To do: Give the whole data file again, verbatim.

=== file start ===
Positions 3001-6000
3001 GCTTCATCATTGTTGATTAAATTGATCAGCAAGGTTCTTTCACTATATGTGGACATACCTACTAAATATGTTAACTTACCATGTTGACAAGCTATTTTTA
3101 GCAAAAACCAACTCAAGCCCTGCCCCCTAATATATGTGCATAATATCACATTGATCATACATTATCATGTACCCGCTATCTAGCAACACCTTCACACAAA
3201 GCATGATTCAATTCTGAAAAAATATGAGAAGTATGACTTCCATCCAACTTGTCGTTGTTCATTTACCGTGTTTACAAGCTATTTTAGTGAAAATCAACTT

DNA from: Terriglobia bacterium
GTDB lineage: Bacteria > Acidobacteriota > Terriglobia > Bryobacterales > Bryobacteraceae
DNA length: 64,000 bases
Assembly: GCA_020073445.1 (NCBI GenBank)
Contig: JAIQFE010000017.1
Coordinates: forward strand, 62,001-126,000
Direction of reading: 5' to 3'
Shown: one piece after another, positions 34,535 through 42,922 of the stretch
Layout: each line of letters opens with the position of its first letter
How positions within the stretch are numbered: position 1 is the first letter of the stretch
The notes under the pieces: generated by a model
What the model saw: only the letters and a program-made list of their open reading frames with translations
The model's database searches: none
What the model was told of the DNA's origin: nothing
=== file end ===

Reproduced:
Positions 3001-6000
3001 GCTTCATCATTGTTGATTAAATTGATCAGCAAGGTTCTTTCACTATATGTGGACATACCTACTAAATATGTTAACTTACCATGTTGACAAGCTATTTTTA
3101 GCAAAAACCAACTCAAGCCCTGCCCCCTAATATATGTGCATAATATCACATTGATCATACATTATCATGTACCCGCTATCTAGCAACACCTTCACACAAA
3201 GCATGATTCAATTCTGAAAAAATATGAGAAGTATGACTTCCATCCAACTTGTCGTTGTTCATTTACCGTGTTTACAAGCTATTTTAGTGAAAATCAACTT

DNA from: Terriglobia bacterium
GTDB lineage: Bacteria > Acidobacteriota > Terriglobia > Bryobacterales > Bryobacteraceae
DNA length: 64,000 bases
Assembly: GCA_020073445.1 (NCBI GenBank)
Contig: JAIQFE010000017.1
Coordinates: forward strand, 62,001-126,000
Direction of reading: 5' to 3'
Shown: one piece after another, positions 34,535 through 42,922 of the stretch
Layout: each line of letters opens with the position of its first letter
How positions within the stretch are numbered: position 1 is the first letter of the stretch
The notes under the pieces: generated by a model
What the model saw: only the letters and a program-made list of their open reading frames with translations
The model's database searches: none
What the model was told of the DNA's origin: nothing